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Most Common Uses of Aluminum in Metal Industries

Author: Metals Universe
by Metals Universe
Posted: Nov 08, 2017

Aluminum is the third most abundant metal in the Earth’s crust, and the third most abundant element overall.

No other metal can compare to Aluminum when it comes to its variety of uses. Uses of aluminum may not be immediately obvious; for example, did you know aluminum is used in the manufacturing of glass?

Aluminum is incredibly popular because it is:

  • Lightweight
  • Strong
  • Resistant to corrosion
  • Durable
  • Ductile
  • Malleable
  • Conductive
  • Odorless

Aluminum is also theoretically 100% recyclable with no loss of its natural properties. It also takes five percent of the energy to recycle scrap aluminum then what is used to produce new aluminum.

The most common uses of aluminum


Aluminum is used in transportation because of its unbeatable strength to weight ratio. Its lighter weight means that less force is required to move the vehicle, leading to greater fuel efficiency. As aluminum is not the strongest metal, alloying it with other metals helps to increase its strength. Its corrosion resistance is an added bonus, eliminating the need for heavy and expensive anti-corrosion coatings.

While the automobile industry still depends heavily on steel, the drive to extend fuel potency and reduce co2 emissions has led to a much wider use of aluminum. Specialists predict that the average aluminum content in a car can increase by 60% by 2025.

High-speed rail systems like the Shinkansen in Japan and the Maglev in Shanghai also use aluminum. The metal allows designers to reduce the weight of the trains, cutting down on friction resistance.

Aluminum also known as ‘winged metal’ because it is ideal for aircraft; again, due to being light, strong and flexible. In fact, aluminum was used in the frames of Zeppelin airships before airplanes had even been invented. Now a day, modern aircraft use aluminum alloys throughout, from the fuselage to the cockpit instruments. Even spacecraft, like space shuttles, contain 50% to 90% of aluminum alloys in their parts.


Buildings made with aluminum are just about maintenance free due to aluminum’s resistance to corrosion. Aluminum is additionally thermally efficient, that keeps homes warm in winter and cool in summer. Add the actual fact that aluminum contains a pleasing finish and might be curved, cut and welded to any desired form, it allows modern architects unlimited freedom to make buildings that may be not possible to make from wood, plastic, or steel.

The first building in which aluminum was widely used was the empire state Building in new york, built in 1931. Today, aluminum is often utilized in the construction of high-rise buildings and bridges. The lighter weight of aluminum makes it easier, faster and more convenient to work with. It also helps reduce other costs. A building made of steel would need abundant deeper foundations due to the added weight, which might drive up construction costs.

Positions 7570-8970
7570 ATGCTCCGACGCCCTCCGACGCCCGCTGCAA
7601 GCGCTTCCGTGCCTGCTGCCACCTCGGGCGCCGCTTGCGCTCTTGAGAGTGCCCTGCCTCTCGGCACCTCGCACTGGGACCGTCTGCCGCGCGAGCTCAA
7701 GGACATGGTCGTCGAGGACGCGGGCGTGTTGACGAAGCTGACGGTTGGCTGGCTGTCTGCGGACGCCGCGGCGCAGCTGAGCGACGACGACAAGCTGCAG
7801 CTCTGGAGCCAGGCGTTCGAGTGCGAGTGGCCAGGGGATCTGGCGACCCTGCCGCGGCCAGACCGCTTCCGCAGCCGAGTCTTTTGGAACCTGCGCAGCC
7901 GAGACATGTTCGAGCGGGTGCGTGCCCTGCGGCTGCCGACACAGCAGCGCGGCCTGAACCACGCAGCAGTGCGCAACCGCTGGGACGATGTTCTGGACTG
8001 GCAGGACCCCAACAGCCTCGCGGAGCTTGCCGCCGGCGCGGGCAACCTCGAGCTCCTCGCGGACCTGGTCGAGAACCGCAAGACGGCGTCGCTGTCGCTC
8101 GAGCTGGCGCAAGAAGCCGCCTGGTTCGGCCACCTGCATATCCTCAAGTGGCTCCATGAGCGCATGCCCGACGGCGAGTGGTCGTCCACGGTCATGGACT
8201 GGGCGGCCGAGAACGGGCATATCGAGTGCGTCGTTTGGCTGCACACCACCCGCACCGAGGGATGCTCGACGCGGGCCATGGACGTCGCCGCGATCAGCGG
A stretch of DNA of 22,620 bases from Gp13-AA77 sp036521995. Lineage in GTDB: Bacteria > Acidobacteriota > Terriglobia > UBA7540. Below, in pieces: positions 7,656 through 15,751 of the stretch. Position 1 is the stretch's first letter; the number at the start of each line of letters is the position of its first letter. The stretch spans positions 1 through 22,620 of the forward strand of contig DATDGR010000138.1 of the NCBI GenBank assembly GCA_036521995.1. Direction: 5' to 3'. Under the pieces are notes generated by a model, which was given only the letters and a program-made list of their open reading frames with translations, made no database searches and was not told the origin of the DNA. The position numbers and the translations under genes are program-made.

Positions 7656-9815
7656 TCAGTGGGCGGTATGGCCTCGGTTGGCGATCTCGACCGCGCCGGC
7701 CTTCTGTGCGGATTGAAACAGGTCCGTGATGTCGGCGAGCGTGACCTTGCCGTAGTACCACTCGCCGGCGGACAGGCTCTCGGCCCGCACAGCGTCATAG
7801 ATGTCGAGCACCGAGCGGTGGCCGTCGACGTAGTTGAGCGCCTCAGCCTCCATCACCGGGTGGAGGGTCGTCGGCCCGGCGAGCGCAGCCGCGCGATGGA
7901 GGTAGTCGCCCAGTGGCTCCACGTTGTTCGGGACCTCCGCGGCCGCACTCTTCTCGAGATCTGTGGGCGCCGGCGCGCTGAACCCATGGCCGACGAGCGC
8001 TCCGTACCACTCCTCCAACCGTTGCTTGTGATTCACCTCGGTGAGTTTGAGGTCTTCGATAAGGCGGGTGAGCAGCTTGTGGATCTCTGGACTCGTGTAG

Notable modern buildings made of aluminum include the Bank of China headquarters in Hong Kong and Zaha Hadid’s London Aquatics Centre in London.


Although it's just sixty-three of the electrical conductivity of copper, aluminum’s low density makes it the best choice for long distance power lines. If copper was used, support structures would be heavier, more numerous, and costlier. Aluminum is additionally significant ductile than copper, enabling it to be shaped into wires much more easily. Lastly, its corrosion-resistance helps shield wires from the elements.

In addition to power lines and cables, aluminum is employed in motors, appliances, and power systems. TV antennae and satellite dishes, even some led bulbs are made from aluminum.

Consumer goods

Aluminum’s look is the reason it's used frequently in consumer goods.

Smartphones, tablets, laptops, and flat screen TVs are being made with an increasing amount of aluminum. Its look makes fashionable tech gadgets look sleek and complicated while being lightweight and durable. It's the proper combination of type and performance that is essential for consumer products. More and more, aluminum is replacing plastic and steel elements, because it is stronger and harder than plastic and lighter than steel. It also allows heat to dissipate quickly, keeping electronic devices from overheating.

Apple uses preponderantly aluminum components in its iPhone and MacBooks. Alternative hi-end electronics brands like audio manufacturer Bang & Olufsen also heavily favor aluminum.

Interior designers enjoy using aluminum as it’s simple to form and appears nice. Furniture items made of aluminum include tables, chairs, lamps, picture frames and decorative panels.

Of course, the foil in your kitchen is aluminum, as well as pots and frying pans that are frequently made of aluminum. These aluminum merchandise conduct heat well, are non-toxic, resistant to rust, and are easy to clean.

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Author: Metals Universe

Metals Universe

Member since: Nov 08, 2017
Published articles: 1

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